signals of the local affiliates of the four major networks.66 To obtain this “must
have” programming, they must negotiate a retransmission consent agreement with
the local broadcast station. In recent years, some local broadcast stations have come
under the same ownership as many cable networks (the parents companies of each
broadcast television network also own local television stations and cable networks),
and in their negotiations with local cable systems frequently have required those
systems to carry all of their cable networks in order to get permission to carry their
local broadcast signals.67
At the other extreme, especially in markets with many local broadcast stations,
some of the small independent broadcast stations may not have large audience shares
and the local cable systems may not want to carry those stations. But since more than
65 percent of TV households receive their local broadcast signals via cable, and
therefore are unlikely to have antennas or other equipment needed to receive
broadcast signals over the air, if these independent stations are not carried on the
local cable system they will have a very difficult time reaching any audience.
Congress therefore has imposed a “must carry” obligation on local cable systems,
requiring them to carry the signals of all local stations who make their signals
available without a charge.68
Although most local cable (and satellite) systems now have capacity to carry 80
or more networks, with more than 300 existing cable networks it is becoming
increasingly difficult for new networks to get onto systems. As start-ups in a
business with high up-front production costs, they face even more directly than
existing networks the need to get onto as many local cable systems as possible, as
quickly as possible. One strategy that new networks have used is to offer their
programming to MSOs and local cable systems without charging any per subscriber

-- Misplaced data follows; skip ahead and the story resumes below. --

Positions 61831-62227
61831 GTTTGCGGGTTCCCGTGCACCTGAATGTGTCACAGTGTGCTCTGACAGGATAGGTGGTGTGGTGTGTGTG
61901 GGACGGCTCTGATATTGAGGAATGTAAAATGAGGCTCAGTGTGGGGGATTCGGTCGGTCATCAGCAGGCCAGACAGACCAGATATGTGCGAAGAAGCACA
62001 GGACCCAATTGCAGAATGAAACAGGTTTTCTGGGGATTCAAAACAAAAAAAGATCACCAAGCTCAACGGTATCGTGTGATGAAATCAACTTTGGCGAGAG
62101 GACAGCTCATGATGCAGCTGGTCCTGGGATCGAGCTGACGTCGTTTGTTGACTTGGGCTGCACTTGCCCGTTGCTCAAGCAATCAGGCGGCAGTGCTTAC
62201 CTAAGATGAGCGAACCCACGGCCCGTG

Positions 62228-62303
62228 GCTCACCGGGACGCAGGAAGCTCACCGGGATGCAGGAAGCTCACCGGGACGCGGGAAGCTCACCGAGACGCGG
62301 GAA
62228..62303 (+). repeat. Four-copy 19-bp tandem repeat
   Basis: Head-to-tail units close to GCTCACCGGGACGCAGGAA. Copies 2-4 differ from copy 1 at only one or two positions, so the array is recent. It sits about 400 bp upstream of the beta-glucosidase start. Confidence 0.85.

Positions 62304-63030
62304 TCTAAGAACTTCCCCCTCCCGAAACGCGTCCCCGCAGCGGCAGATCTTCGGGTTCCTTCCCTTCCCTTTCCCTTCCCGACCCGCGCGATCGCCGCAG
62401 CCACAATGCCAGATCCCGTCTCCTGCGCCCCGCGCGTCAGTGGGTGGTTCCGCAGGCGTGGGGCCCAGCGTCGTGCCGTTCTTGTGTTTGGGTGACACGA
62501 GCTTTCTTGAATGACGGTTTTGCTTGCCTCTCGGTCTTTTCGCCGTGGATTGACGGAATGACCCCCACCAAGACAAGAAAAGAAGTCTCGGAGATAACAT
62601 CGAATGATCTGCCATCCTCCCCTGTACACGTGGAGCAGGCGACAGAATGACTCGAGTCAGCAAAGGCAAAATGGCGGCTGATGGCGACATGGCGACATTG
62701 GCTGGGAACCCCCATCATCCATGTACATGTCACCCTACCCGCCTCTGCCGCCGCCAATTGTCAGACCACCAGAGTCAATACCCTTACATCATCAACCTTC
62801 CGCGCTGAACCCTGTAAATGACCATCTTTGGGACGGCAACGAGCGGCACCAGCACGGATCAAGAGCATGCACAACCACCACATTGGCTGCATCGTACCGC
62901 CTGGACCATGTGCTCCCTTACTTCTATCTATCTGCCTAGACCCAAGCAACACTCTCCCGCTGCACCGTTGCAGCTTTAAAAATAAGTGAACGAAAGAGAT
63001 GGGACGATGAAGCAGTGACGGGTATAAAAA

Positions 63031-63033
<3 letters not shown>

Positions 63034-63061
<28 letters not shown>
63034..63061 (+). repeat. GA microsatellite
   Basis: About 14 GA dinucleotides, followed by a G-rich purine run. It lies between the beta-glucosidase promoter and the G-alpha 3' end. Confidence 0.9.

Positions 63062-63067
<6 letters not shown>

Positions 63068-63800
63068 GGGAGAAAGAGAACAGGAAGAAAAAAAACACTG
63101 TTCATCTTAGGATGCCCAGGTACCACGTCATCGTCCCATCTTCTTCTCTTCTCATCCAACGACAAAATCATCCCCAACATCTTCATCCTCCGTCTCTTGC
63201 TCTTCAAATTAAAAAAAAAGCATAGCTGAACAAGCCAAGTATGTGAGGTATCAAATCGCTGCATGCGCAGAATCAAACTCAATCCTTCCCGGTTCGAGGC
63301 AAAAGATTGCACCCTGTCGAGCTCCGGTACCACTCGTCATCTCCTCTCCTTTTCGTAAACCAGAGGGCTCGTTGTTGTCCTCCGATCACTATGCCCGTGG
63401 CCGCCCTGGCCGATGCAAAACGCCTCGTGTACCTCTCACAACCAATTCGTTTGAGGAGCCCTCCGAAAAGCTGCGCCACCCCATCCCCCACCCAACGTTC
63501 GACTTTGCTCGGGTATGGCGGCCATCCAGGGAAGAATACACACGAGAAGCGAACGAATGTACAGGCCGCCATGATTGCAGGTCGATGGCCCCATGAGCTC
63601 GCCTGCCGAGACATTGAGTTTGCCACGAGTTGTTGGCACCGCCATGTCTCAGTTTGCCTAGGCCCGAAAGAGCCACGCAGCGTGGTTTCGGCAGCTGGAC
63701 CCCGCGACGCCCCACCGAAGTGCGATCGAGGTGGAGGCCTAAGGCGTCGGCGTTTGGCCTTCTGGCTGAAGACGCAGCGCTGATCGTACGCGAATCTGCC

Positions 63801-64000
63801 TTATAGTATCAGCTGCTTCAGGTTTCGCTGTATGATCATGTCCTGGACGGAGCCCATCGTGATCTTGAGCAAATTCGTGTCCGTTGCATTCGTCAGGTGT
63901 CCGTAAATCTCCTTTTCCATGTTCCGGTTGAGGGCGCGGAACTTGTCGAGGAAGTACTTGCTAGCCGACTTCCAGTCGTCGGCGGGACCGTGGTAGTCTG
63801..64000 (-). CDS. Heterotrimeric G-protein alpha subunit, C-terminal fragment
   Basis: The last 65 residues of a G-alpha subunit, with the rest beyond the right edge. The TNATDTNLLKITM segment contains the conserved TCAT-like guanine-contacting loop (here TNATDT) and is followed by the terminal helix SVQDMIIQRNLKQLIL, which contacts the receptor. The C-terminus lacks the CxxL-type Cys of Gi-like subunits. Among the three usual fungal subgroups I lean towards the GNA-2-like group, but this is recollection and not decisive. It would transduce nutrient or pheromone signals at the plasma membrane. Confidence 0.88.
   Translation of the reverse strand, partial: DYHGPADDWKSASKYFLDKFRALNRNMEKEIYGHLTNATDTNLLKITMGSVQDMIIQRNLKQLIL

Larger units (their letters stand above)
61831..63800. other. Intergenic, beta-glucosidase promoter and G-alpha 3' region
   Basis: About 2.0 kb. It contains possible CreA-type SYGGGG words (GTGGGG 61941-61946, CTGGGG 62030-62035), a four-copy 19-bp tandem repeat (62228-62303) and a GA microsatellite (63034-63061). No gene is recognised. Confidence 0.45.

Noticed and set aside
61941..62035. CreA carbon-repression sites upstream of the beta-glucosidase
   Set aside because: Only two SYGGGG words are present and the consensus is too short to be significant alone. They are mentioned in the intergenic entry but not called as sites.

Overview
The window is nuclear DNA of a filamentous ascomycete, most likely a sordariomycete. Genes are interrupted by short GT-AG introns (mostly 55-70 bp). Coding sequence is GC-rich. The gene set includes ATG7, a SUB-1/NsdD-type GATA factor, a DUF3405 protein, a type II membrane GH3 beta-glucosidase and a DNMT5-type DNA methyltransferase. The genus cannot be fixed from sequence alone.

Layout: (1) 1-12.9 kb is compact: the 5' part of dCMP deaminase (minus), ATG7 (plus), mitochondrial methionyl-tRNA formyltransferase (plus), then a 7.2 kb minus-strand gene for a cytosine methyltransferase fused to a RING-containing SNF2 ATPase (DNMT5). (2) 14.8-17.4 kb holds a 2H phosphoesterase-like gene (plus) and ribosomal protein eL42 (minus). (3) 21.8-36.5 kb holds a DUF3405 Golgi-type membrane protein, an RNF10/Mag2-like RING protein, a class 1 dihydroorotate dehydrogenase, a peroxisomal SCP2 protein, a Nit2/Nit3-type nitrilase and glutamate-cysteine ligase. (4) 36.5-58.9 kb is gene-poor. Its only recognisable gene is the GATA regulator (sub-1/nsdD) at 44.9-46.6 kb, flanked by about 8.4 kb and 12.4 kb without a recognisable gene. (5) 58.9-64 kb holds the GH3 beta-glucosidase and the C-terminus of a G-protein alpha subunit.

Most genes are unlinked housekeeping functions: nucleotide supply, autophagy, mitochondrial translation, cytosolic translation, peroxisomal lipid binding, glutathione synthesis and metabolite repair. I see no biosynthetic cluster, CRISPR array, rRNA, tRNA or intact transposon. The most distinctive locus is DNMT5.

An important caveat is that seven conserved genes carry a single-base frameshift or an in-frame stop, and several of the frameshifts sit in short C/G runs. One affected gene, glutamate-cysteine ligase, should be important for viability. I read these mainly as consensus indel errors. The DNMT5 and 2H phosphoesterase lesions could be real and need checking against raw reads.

license fee — or even paying the cable systems to carry their programming. This
limits the cable networks’ revenues to advertising revenues, and unless they are
carried by many local systems they cannot command very much in terms of
advertising rates. As a result, start-up networks have increasingly been forced to
65 See, e.g., the testimony of Charles F. Dolan, Chairman of Cablevision Systems
Corporation, before the Senate Commerce Committee on May 6, 2003.
66 In fact, the primary market impediments to satellite television are the capacity constraints
on the ability of the satellite systems to carry local broadcast signals and the costs associated
with making those signals available to subscribers.
67 The policy issues surrounding retransmission consent are discussed in CRS Report
68 Section 614(b)(4)(B) of the 1996 Telecommunications Act, which was adopted as part
of a larger must carry/retransmission consent scheme set forth in the Cable Television
Consumer Protection and Competition Act of 1992. Pub. L. No. 102-385, 106 Stat. 1460,
codified at 47 U.S.C. § 521 et seq.
follow one of two strategies. Some new cable networks have agreed to give the
major MSOs — especially Comcast and AOL Time Warner — substantial equity
interests in their networks in exchange for being carried on their systems.69
Alternatively, some new cable networks have agreed to give “mega-programmers”
such as Viacom, Discovery Networks, or Disney, substantial equity interests in their
networks in exchange for becoming part of those companies’ line of cable channels,
taking advantage of those larger entities’ ability to negotiate carriage with the MSOs.
Data on cable network television household penetration from 1994 through 200170
show that the only new networks able to gain rapid and high levels of household
penetration during that period were owned in whole or in part by one of the major
program distributors or MSOs.
As the number of channels on cable and satellite systems grows, there is a rising
need for cable networks to develop signature programming — shows that viewers
identify with a particular channel. This is especially true for premium cable
networks. Examples include The Sopranos, Sex and the City, and Six Feet Under on
HBO, Larry King Live on CNN, and South Park on Comedy Central. Cable network
also are increasingly investing in original “one-time” programming, such as major-
league sports events and made-for-television movies. However, reruns of shows that
originally aired on broadcast networks are still being prominently scheduled on cable
channels. Theatrical films typically become available on one or more of the pay
networks about a year after they debut in theaters, after the video rental demand has
Direct broadcast satellite (DBS) is the fastest growing retail pipeline of
programming for end user customers, as shown in Table 1. For many customers
located in rural areas in which cable service is not economically feasible, satellite
represents the only viable means of multi-channel distribution — and in some
locations where broadcast signals are extremely weak, it represents the only access
to high quality television reception. Since it is a new technology, without an